DAI with the support of the European Union, through the European Union Support to Democratic Governance in Nigeria (EU-SDGN) programme on Wednesday in Abuja presented a handbook designed to provide insight into the electoral offences and penalties in the Nigerian electoral process. The handbook a guidance document for all stakeholder involved in the electoral process, especially as Nigeria prepares for the 2023 General Elections.
Speaking on electoral offences, the former chairman of the Independent National Electoral Commission (INEC), Professor Attahiru Jega said awareness of the offences and the penalties may serve as a deterrent, however, best approach is to look at means of ensuring that there is successful prosecution where offences are committed, because ‘the major problem with electoral offences in Nigeria is that they are committed with impunity and that is because to a large extent people know they can do it and get away with it’.
Speaking further, Jega stated that the passing of the bill on Electoral Offences Commission by both houses of the National Assembly was a welcomed development, although it will be too optimistic to think it will be signed into law and come into effect before the #2023 elections. He also pointed out that while progress had been made, the challenge of ensuring significant prosecution of electoral offences committed during the 2023 election season had not been adequately addressed.
Speaking at the event also, a former Director of INEC on Voter Education and Publicity, Oluwole Osaze Uzzi, said there were so many electoral laws and offences and they keep being amended over time but yet not enforced. He however urged that enforcement should be prioritized in order to serve as a deterrent to those who have and are planning to commit electoral offences, especially in the coming 2023 Presidential elections in February.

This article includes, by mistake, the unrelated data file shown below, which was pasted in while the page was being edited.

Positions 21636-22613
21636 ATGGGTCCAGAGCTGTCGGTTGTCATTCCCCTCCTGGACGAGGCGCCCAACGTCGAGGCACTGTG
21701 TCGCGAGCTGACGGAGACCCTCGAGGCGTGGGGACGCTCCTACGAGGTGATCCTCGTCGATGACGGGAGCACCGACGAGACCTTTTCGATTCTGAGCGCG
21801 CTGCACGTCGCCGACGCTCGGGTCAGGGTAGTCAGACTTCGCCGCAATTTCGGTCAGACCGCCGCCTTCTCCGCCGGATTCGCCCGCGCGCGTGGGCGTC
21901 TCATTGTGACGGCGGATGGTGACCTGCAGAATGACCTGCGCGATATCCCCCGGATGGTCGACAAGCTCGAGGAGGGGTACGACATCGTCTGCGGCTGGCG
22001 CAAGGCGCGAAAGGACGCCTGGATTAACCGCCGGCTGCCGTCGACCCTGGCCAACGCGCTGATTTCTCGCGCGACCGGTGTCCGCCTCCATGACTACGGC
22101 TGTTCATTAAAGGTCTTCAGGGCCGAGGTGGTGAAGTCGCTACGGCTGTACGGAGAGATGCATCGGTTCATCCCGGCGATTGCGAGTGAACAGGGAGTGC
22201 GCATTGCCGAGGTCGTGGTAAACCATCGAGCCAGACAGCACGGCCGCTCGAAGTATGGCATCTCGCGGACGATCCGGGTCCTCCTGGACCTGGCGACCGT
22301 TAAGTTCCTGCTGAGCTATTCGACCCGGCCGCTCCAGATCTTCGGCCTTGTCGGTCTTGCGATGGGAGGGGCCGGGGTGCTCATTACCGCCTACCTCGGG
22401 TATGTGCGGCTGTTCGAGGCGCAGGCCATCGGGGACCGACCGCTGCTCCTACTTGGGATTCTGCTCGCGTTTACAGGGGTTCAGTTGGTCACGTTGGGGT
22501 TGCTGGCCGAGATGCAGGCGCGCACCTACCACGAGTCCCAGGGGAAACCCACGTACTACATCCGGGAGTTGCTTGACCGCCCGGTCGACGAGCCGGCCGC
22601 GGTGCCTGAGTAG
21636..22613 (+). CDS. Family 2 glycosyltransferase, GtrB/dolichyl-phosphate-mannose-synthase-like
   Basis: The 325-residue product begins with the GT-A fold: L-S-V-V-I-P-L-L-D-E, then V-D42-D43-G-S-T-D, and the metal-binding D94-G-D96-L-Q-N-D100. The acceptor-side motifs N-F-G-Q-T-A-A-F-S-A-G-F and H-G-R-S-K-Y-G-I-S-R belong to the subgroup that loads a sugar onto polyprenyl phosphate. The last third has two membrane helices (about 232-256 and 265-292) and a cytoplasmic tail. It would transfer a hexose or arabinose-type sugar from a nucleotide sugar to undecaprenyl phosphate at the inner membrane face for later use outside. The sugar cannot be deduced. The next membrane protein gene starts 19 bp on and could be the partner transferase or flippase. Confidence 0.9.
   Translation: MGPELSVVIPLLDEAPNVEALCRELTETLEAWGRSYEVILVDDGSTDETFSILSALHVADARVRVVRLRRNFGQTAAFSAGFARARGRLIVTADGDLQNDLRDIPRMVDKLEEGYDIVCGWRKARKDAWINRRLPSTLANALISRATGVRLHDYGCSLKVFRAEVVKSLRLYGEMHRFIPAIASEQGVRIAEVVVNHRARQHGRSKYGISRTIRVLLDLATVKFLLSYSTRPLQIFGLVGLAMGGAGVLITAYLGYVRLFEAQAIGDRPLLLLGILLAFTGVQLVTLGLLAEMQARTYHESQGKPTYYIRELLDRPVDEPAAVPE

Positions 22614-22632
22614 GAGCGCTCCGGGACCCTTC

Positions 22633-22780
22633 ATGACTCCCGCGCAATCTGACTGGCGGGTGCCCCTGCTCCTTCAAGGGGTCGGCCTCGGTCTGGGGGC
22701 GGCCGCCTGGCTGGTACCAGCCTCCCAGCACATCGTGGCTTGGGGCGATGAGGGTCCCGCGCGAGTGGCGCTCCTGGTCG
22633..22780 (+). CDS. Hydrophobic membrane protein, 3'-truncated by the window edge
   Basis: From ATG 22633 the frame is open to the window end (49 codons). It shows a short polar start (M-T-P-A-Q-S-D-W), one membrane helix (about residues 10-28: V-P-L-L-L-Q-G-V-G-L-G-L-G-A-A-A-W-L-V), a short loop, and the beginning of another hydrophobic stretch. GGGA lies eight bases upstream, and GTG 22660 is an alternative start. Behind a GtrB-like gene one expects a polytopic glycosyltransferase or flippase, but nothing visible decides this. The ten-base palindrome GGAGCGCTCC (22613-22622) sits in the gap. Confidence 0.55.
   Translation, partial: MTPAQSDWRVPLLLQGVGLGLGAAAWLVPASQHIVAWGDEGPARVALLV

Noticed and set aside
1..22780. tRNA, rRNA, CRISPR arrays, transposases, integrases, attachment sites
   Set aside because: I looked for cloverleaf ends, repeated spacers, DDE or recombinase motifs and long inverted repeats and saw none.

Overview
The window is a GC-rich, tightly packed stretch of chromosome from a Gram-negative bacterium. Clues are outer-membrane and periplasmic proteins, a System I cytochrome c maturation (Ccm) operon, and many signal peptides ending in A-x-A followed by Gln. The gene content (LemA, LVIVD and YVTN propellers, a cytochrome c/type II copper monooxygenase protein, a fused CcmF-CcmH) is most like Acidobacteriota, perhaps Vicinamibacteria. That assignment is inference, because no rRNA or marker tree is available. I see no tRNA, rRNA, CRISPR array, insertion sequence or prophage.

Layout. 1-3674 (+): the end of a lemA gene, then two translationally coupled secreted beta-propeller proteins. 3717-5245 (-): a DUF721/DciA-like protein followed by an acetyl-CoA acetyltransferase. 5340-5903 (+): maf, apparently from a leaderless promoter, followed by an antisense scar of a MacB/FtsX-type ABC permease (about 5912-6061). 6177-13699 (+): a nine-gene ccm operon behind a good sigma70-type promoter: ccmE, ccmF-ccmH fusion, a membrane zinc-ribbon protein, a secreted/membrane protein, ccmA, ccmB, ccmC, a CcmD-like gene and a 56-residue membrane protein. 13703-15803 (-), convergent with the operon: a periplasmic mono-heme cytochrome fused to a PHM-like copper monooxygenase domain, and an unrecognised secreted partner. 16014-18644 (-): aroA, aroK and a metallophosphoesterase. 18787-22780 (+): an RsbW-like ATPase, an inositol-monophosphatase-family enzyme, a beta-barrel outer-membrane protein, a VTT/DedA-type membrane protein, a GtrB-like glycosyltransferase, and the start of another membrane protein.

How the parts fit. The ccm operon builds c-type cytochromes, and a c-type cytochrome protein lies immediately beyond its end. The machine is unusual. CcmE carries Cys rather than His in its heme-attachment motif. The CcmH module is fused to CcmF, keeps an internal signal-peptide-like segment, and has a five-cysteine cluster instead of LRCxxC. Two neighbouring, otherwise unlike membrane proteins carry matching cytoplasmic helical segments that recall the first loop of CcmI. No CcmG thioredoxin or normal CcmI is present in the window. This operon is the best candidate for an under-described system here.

Mr. Okechukwu Ndeche, the lead presenter at the event stated that ‘looking at the penalty provision in the handbook, there are quite a number of offences that do not have penalty provisions, hence they should be taken into consideration to provide the adequate penalties’.
A closer look into the handbook, Section A on offences relating to the voting process, conduct of polls and on the election day states that failure by the presiding officer to count the votes, announce the result and enter scores in the prescribed form after close of poll attracts a penalty of not more than N500,000 fine or imprisonment for a term of at least nine months. More so, failure by the electoral officer to use the mandatory Bimodal Voter Accreditation System (BVAS) may lead to prosecution for dereliction of duty.
Ndeche highlighted these as a few of the offences and penalties listed in the handbook which should be given a close look especially by stakeholders.
On the role of the Court of Appeal on electoral matters, Kabiru Eniola Akanbi, the Deputy Chief Registrar of the Court of Appeal, said, 90% of cases in the court of appeal were mostly post-election matters (election result appeals) and not electoral offences or penalties; which showed that many of the offences before, during and after elections go unpunished. He also said that electoral offence cases were supposed to be on the top chart of the court of appeal cases and not just election result appeal, hence more work needs to be done.
While highlighting some of the challenges faced by INEC, the Director of Litigations INEC, Nasara H. Auta stated that one among the challenges they face is that they do not have the power to arrest offenders, and that violations by political parties are numerous and are hardly penalized. He added that there were too many offences that do not provide penalties, even though some of them can be prosecuted under the penial code. He therefore advised that the offences be revisited and provided with penalties so offenders are effectively prosecuted.
The event had in attendance many stakeholders including the Independent National Electoral Commission (INEC), DAI, Nigerian Security and Civil Defence Corps (NSCDC), the Nigerian Bar Association (NBA), United Nations Development Programme (UNDP), International Federation of Women Lawyers (FIDA), the Nigeria Police, and the Ministry of Women Affairs.